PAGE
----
Memories linger like the scent of fake Christmas trees

Emilee Geist

“The way the attic smells reminds me of Christmas,” said my son as he helped bring a box of ornaments into the living room. “That, and the garden shed,” I added. Our artificial Christmas tree smelled like the lawn mower. “I’ll turn up the air filter to high. Hopefully that […]

“The way the attic smells reminds me of Christmas,” said my son as he helped bring a box of ornaments into the living room.

“That, and the garden shed,” I added. Our artificial Christmas tree smelled like the lawn mower. “I’ll turn up the air filter to high. Hopefully that makes the space smell better.”

“I’m just glad the lights work,” said my husband, as he adjusted the gold star on top. “We’ll get at least one more year out of this tree.”

Our fake flocked tree was ready for decoration. It had only been in the house a few minutes and Merlin, our poodle, already had flocking all over him. That, too, was a Christmas tradition. Once all the decorations were down from the attic and Merlin was napping on the couch, we got to work decorating.

The most important ornaments were a collection of framed photos I had purchased at Restoration Hardware 21 years ago. My husband and I lived away from our family at the time, and it gave me great comfort seeing friendly faces on our Christmas tree. To me, that was worth the expense, even though they were costly. The ornaments still give me comfort, especially the photos of family members who have passed away. I always put the frame with my grandpa’s picture at the very top of the tree, front and center, so I can see him all December.

“Who’s this?” my daughter asked, holding an ornament with a black and white picture of a small girl in a rocking chair.

“That’s my grandma,” I said. “The one you didn’t get to meet because she died before you were born. She loved Christmas more than anyone I knew.”

“Here’s Dad when he was little,” said my son holding up a picture of my husband.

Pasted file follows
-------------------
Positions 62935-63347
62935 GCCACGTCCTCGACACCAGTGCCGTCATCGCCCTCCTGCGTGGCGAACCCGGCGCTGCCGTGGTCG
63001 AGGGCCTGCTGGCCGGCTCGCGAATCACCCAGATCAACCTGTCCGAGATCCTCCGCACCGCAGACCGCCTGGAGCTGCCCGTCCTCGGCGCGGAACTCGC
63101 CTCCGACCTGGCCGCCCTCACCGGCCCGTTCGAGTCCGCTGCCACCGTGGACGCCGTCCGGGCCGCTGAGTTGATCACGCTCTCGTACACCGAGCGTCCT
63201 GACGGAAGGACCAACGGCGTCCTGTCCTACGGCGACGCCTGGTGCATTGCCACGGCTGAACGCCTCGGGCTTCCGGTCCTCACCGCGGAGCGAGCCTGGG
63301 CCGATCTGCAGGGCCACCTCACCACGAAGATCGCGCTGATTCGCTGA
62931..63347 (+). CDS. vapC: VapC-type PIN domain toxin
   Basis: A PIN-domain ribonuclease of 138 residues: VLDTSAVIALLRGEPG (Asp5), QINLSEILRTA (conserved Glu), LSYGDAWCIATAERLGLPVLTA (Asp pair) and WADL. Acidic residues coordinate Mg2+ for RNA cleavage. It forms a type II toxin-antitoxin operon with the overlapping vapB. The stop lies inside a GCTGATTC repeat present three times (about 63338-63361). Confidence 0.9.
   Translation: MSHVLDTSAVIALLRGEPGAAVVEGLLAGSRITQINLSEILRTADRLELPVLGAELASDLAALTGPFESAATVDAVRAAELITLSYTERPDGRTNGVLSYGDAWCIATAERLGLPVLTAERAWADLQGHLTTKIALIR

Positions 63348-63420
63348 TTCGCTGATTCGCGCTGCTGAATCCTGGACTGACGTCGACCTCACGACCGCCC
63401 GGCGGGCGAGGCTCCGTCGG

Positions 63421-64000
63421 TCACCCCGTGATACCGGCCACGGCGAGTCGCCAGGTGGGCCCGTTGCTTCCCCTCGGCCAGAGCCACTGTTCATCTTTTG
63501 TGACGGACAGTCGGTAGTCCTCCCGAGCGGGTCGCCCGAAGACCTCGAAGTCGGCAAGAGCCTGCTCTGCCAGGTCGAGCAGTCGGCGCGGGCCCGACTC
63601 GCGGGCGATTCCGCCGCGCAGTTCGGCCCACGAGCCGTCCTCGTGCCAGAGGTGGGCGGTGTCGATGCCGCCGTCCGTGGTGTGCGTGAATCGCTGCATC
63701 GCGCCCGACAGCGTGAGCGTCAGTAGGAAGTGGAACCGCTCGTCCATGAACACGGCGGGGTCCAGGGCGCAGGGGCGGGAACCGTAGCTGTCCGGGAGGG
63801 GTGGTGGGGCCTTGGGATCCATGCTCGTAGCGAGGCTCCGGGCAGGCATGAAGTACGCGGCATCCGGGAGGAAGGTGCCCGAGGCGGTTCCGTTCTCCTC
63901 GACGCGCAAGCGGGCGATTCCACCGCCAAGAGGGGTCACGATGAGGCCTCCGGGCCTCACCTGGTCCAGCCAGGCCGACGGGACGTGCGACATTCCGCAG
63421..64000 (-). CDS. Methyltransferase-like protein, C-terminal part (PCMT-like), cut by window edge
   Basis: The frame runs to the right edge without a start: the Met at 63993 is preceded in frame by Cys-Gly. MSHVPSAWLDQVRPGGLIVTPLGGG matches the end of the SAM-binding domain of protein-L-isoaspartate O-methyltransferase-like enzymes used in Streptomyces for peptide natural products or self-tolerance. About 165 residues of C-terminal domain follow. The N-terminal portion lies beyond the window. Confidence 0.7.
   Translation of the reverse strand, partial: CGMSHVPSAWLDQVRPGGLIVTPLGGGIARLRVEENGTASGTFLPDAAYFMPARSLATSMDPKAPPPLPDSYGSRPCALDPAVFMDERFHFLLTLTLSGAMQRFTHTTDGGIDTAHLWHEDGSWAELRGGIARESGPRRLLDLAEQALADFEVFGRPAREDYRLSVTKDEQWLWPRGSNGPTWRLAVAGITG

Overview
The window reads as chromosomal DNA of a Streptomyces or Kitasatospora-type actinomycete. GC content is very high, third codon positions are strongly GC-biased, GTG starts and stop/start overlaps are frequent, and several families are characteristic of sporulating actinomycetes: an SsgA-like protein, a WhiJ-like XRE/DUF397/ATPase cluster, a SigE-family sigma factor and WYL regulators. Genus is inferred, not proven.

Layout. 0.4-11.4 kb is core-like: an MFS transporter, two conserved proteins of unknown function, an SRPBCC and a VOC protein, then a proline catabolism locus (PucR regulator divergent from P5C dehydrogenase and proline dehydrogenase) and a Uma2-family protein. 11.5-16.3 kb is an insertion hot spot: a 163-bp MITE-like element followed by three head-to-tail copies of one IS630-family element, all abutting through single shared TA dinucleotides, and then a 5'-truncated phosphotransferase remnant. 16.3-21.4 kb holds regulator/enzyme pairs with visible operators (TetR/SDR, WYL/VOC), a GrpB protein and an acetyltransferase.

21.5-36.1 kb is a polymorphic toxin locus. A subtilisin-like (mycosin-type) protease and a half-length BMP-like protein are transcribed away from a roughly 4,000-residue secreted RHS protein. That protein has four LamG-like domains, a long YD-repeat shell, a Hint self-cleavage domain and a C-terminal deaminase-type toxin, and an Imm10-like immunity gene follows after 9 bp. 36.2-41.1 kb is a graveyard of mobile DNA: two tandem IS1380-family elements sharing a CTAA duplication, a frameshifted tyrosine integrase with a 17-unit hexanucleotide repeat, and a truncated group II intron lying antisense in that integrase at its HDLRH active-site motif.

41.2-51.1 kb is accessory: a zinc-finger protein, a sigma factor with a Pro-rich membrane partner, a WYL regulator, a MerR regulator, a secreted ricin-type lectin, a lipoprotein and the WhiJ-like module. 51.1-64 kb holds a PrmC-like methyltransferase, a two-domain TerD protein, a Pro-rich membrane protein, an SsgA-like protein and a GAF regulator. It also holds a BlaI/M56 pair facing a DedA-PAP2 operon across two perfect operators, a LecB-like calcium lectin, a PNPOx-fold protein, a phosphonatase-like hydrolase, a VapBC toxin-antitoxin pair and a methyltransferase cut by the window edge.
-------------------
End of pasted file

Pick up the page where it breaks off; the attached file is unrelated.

“And here’s you,” I said. “When you were 2 and let me dress you in sweater vests.”

“I can’t believe you did that.” My teenager shook his head.

“Who’s this person and where should I put them?” My daughter showed me a picture of someone I haven’t seen in ages. I explained the story to her of why that person and I had drifted apart.

“Back of the tree,” she said.

“In Christmas-tree prison,” her brother added.

“Deciding who goes on the front of the tree and who goes to the back is one of the best part of decorating,” said my daughter. “Where do you think people put me on their trees?”

“Most people don’t have framed photos on their tree,” explained my husband.

“Too bad for them,” said my daughter.

After the frames came the craft projects from preschool and the souvenirs from various vacations. When we were all done the tree still smelled like the garden shed, but the attic odor was less noticeable. In three days it would hopefully be gone, or else we’d become the type of people who didn’t realize their house smelled.

Holidays come and go just like people come and go, but memories linger. That’s why having a fake tree in the corner of the living room isn’t stupid, despite my nose’s opinion to the contrary.

Jennifer Bardsley publishes books under her own name and the pseudonym Louise Cypress. Find her online on Instagram @jenniferbardsleyauthor, on Twitter @jennbardsley or on Facebook as Jennifer Bardsley Author. Email her at [email protected]


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